Making zippo references to any of the plot points in "A Wrinkle In Time" (with the exception of an oblique mention of Earth as a shadowed planet and some brief background on Meg's relationship with Calvin), we once again meet our oh-so normal protagonist Meg Murry. She dotes on her little brother Charles Wallace quite a bit, but when he suddenly makes an announcement one day that there are dragons in the garden she's reasonably confused. Meg's had a lot on her mind lately too. There's the fact that Charles has been getting beaten up regularly at school and he's been strangely ill as well. As it turns out, Charles Wallace's condition is cause for concern on a particularly cosmic scale. Before she knows it, Meg has joined forces with a cherubim (a particularly Revelation-like creature made of all eyes and wings), a snake, a man from another world, her beloved boyfriend Calvin, and (most strangely) her former elementary school principal Mr. Jenkins. Together, this motley crew must do battle in the cells of Charles Wallace's very mitochondria, fighting against the evil Echthroi (a kind of fallen angels).Read more ›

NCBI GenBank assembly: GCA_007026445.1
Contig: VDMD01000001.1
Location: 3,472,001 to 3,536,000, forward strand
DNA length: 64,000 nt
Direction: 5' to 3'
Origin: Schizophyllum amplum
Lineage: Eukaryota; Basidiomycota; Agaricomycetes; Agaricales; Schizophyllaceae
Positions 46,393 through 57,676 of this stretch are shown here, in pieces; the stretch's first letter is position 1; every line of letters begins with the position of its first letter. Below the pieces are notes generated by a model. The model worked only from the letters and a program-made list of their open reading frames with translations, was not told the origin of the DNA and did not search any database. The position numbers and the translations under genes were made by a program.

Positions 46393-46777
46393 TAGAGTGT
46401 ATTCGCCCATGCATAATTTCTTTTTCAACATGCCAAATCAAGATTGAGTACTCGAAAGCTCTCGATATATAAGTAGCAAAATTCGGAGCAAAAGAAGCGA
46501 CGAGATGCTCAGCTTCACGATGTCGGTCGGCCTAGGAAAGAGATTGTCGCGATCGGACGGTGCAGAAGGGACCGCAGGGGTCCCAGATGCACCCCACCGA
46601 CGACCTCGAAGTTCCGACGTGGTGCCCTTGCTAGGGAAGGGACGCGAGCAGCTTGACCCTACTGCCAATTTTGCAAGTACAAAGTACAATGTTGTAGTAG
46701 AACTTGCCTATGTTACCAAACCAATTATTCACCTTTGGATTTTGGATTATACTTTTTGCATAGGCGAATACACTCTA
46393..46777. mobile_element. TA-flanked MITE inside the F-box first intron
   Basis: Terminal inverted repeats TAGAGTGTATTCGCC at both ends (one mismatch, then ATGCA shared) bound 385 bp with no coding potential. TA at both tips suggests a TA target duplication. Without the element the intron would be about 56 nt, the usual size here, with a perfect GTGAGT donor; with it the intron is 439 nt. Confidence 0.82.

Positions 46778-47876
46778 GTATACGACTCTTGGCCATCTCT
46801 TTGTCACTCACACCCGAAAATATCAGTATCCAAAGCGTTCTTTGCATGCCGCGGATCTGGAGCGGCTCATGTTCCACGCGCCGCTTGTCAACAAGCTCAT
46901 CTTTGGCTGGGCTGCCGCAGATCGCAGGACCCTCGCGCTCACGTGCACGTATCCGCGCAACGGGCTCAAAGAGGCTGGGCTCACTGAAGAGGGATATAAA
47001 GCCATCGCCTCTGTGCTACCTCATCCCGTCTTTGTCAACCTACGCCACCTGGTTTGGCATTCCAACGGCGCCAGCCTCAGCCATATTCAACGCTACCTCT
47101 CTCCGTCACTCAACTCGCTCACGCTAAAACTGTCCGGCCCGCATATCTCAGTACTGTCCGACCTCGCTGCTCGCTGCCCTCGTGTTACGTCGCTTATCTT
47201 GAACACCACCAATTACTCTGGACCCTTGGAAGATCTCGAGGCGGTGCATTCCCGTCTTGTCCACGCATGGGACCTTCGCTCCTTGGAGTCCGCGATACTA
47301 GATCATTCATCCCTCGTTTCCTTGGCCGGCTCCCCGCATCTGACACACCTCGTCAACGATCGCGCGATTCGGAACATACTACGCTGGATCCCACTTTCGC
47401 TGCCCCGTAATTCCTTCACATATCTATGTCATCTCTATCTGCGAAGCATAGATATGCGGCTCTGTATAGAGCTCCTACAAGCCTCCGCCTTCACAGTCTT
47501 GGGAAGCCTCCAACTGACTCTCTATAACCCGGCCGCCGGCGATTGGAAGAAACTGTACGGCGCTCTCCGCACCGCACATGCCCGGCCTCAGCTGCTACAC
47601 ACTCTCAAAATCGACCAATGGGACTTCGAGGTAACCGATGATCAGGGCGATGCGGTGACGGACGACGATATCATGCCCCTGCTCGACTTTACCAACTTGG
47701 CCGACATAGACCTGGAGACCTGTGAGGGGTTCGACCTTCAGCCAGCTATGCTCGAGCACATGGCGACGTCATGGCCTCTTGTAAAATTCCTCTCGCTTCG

A WIND IN THE DOOR, although labeled Children's Fiction, should be read by both children and adults. The conflict arises when Charles Wallace sees a drove of dragons by the twins' garden. Of course its not dragons, but it is indeed something. Whereas TIME did experiments on the theme of time, WIND goes the other way and instead concentrates on Size. Of course, the central character again is Meg, with the help of Calvin and Mr. Jenkins and two other characters, Proginoskes and Sporos. Who are the last two? Read and find out -- but both will take your imaginiation where its never been before.Read more ›
Most Recent Customer Reviews
this book just makes you want to cry because it just makes you feel so warm inside. Meg Is so sweet to her little Charles Wallace and he is so sweet to his Megling.Published 28 days ago by kelly Wilson
A classic, I am thrilled to be reading this 30+ years later.Published 1 month ago by Amazon Customer
If you enjoyed AWRINKLE in Time, you'll love A Wind in the Door and all of Madeline L'Engle's books.Published 2 months ago by Terri W. Eschmann
Given that this is the second book in a series, I expected some sort of...plot continuation? Or at least acknowledgement of the events of the previous book? Read morePublished 3 months ago by Dione Basseri
The author eloquently describes the battle between good and evil. As she draws the reader in, the readers goes on the roller coaster ride with the characters in the story, while at... Read morePublished 4 months ago by Tamra Gauthier
For factual content and summary, see the other reviews, to which I can add nothing new. I first read this as a teen, over thirty years ago. Read morePublished 5 months ago by ronfactor